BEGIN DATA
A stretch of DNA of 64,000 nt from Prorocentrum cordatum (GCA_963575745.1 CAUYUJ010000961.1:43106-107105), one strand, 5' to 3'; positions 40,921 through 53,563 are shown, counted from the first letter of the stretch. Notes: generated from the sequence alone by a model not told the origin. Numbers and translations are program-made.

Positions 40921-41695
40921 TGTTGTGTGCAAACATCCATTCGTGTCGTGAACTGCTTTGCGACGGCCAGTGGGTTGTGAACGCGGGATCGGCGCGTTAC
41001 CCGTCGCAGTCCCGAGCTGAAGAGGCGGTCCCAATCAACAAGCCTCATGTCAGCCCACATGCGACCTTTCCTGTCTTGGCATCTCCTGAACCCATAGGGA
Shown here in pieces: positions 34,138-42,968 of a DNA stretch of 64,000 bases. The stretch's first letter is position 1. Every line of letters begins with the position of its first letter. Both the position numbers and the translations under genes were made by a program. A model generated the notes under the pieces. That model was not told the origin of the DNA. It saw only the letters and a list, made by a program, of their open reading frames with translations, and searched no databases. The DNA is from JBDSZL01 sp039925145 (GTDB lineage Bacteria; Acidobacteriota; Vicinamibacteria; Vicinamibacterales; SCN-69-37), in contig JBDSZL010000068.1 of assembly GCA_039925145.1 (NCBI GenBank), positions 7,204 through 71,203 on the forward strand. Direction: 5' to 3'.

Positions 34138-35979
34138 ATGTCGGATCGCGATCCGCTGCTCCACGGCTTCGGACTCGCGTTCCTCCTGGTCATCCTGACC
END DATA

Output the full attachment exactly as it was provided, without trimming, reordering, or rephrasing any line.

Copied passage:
A stretch of DNA of 64,000 nt from Prorocentrum cordatum (GCA_963575745.1 CAUYUJ010000961.1:43106-107105), one strand, 5' to 3'; positions 40,921 through 53,563 are shown, counted from the first letter of the stretch. Notes: generated from the sequence alone by a model not told the origin. Numbers and translations are program-made.

Positions 40921-41695
40921 TGTTGTGTGCAAACATCCATTCGTGTCGTGAACTGCTTTGCGACGGCCAGTGGGTTGTGAACGCGGGATCGGCGCGTTAC
41001 CCGTCGCAGTCCCGAGCTGAAGAGGCGGTCCCAATCAACAAGCCTCATGTCAGCCCACATGCGACCTTTCCTGTCTTGGCATCTCCTGAACCCATAGGGA
Shown here in pieces: positions 34,138-42,968 of a DNA stretch of 64,000 bases. The stretch's first letter is position 1. Every line of letters begins with the position of its first letter. Both the position numbers and the translations under genes were made by a program. A model generated the notes under the pieces. That model was not told the origin of the DNA. It saw only the letters and a list, made by a program, of their open reading frames with translations, and searched no databases. The DNA is from JBDSZL01 sp039925145 (GTDB lineage Bacteria; Acidobacteriota; Vicinamibacteria; Vicinamibacterales; SCN-69-37), in contig JBDSZL010000068.1 of assembly GCA_039925145.1 (NCBI GenBank), positions 7,204 through 71,203 on the forward strand. Direction: 5' to 3'.

Positions 34138-35979
34138 ATGTCGGATCGCGATCCGCTGCTCCACGGCTTCGGACTCGCGTTCCTCCTGGTCATCCTGACC